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Thursday, August 30, 2007

Making Scalping Legal

Two years ago, I wrote a column advocating "Scalping The Scalping Laws." Among my reasons for making scalping legal was the simple fact that you can buy anything else in America and re-sell it for any price you like (thus the success of eBay). Today, the Missouri House and Senate have passed an economic stimulus bill that includes language legalize ticket scalping. It's headed for Governor Blunt's desk, and he's likely to sign it.

For years, sports teams and concert promoters and venues wanted authorities to crack down on scalpers, claiming it hurt their fans. What they were really protecting was their own interest, of course. They didn't like the fact that someone else was making money on their product.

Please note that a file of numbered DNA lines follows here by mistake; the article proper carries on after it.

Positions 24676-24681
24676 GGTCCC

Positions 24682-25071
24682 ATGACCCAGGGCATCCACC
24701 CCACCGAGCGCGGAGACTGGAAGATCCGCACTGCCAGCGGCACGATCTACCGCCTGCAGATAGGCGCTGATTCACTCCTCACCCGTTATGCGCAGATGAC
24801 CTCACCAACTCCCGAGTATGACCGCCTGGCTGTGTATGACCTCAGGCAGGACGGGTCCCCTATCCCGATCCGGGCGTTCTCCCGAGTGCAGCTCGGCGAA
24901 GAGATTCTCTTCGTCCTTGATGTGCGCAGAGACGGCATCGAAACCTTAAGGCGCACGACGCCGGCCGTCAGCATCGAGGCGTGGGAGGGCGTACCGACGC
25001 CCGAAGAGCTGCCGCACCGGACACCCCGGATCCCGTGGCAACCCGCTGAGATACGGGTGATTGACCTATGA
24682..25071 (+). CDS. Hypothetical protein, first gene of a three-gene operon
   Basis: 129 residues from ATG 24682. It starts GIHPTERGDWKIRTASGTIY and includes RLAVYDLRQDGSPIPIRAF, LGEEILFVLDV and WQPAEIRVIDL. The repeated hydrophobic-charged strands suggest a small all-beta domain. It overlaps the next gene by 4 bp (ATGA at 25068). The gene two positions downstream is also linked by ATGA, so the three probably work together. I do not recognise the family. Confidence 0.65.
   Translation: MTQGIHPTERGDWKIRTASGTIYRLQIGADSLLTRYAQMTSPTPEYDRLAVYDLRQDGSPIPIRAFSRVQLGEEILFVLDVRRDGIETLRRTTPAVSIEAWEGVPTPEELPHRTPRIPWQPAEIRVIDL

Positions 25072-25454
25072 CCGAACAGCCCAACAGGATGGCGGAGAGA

Now, teams and promoters have done a 180, and support allowing the re-sale of tickets to all events. Why? Once they realized they can't stop out-of-state ticket brokerages and fans using online sites like StubHub, they decided to get a piece of the action themselves. The teams want to set up their own re-sale operations, in which they could add a "service charge" to the transaction, and urge season ticket holders to conduct all business through that official site. They also claim it would cut down on counterfeiting.

Today on my show, I asked Michael Naughton for his perspective. Naughton is VP of Finance and Ticketing for the St. Louis Rams.